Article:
When a child consistently has ear infections, or has fluid in his ears, it makes it difficult to hear sounds and words accurately. If you plug your ears with your fingers, you can appreciate the muffled quality of speech your child is experiencing. Recurrent ear infections often occur before age 3 – when a child is learning to speak. These frequent ear infections may lead to speech and language difficulties.
- Speech (articulation) is the production of sounds that make up words and sentences.
- Language refers to the use of words and sentences to convey ideas and express our wants and needs.
You may realize your child is having difficulty hearing if he says “What?” often, has trouble following instructions and / or difficulty paying attention. He may wish for the music or television volume to be turned up as well.
Conversely, you may feel that your child is hearing just fine, despite fluid in the ear or a recent ear infection. However, he may have difficulty understanding words in conversational speech and hearing certain sounds, which could make it difficult for him to learn to produce these sounds accurately. Formal hearing tests with an audiologist and attending follow-up appointments with your Pediatric ENT are crucial. It is not possible for you to determine if your child can hear accurately without having a complete audiological examination.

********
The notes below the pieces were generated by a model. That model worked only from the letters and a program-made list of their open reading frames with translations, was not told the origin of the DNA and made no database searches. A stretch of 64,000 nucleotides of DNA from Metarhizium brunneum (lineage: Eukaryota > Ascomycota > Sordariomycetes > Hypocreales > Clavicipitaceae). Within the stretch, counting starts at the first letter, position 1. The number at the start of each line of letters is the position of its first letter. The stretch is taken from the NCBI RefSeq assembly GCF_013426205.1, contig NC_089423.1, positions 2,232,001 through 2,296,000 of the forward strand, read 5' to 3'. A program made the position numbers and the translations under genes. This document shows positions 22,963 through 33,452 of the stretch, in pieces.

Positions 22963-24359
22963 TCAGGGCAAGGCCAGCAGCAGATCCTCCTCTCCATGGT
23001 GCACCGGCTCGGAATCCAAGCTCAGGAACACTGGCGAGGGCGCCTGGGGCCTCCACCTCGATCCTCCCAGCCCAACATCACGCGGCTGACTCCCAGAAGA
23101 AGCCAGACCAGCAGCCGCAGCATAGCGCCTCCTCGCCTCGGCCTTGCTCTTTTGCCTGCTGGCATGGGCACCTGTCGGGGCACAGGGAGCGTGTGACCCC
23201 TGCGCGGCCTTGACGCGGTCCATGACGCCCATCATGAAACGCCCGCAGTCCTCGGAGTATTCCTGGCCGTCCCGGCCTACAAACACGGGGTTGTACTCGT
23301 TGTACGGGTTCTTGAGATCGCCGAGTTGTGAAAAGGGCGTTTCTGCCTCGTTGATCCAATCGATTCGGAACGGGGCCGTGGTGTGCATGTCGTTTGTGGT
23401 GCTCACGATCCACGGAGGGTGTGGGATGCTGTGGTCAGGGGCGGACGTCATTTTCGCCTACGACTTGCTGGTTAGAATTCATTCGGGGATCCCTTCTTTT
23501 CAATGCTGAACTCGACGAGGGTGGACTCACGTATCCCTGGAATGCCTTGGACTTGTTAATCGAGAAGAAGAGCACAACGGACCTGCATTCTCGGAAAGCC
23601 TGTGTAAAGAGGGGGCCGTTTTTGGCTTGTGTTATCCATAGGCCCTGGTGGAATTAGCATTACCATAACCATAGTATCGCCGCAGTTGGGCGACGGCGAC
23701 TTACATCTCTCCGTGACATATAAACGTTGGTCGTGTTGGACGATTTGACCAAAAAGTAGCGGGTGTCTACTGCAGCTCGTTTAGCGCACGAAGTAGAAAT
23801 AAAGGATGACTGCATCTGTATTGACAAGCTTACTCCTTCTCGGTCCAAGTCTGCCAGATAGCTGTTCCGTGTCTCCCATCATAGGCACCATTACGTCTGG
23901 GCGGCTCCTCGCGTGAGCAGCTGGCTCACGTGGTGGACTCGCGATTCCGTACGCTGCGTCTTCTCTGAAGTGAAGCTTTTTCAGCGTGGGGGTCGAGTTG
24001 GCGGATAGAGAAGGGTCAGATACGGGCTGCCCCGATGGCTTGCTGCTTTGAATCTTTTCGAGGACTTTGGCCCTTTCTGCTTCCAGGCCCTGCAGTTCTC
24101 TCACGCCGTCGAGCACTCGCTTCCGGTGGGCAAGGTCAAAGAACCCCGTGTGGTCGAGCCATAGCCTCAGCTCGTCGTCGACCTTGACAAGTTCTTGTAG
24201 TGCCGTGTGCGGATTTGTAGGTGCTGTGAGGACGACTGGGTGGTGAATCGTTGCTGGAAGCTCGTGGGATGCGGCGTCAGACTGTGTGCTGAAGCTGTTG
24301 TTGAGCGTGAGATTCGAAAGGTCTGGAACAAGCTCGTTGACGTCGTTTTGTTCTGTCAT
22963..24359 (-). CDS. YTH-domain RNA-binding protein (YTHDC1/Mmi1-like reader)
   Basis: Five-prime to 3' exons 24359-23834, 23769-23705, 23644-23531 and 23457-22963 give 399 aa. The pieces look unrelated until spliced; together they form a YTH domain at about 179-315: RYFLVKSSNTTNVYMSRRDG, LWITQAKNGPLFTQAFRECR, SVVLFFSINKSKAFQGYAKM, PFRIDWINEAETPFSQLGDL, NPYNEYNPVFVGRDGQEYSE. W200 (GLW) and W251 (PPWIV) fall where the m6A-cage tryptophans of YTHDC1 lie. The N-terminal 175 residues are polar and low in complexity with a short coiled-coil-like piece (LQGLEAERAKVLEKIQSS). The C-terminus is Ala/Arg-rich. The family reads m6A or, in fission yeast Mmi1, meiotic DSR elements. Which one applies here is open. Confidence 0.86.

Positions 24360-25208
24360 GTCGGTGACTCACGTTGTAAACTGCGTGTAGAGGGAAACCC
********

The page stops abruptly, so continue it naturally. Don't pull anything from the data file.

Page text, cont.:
Ear infections are generally treated with antibiotics, but there is no good medical treatment for ear fluid without infection. When a child has frequent ear infections or when fluid persists in the ears for an extended period of time, your ENT doctor may recommend ear tube placement. The tubes help ventilate the ear while your child’s natural ear drainage system is maturing. Most tubes stay in place for 4 months to a year, and they generally fall out on their own. By that time, your child’s anatomy will likely have changed, and it will be easier for them to clear the fluid or to avoid infections. In about 15% of cases, the tubes need to be replaced.
When your child has an ear infection:
- Talk and read to your child face to face
- Eliminate background noise
- Get your child’s attention before you speak
- Use a normal loudness level
- Confirm that your child is understanding what you are saying
As a seasoned speech therapist and mother of two young children with a history of chronic ear infections, I would be happy to speak with you about questions you may have about your child’s speech and language development.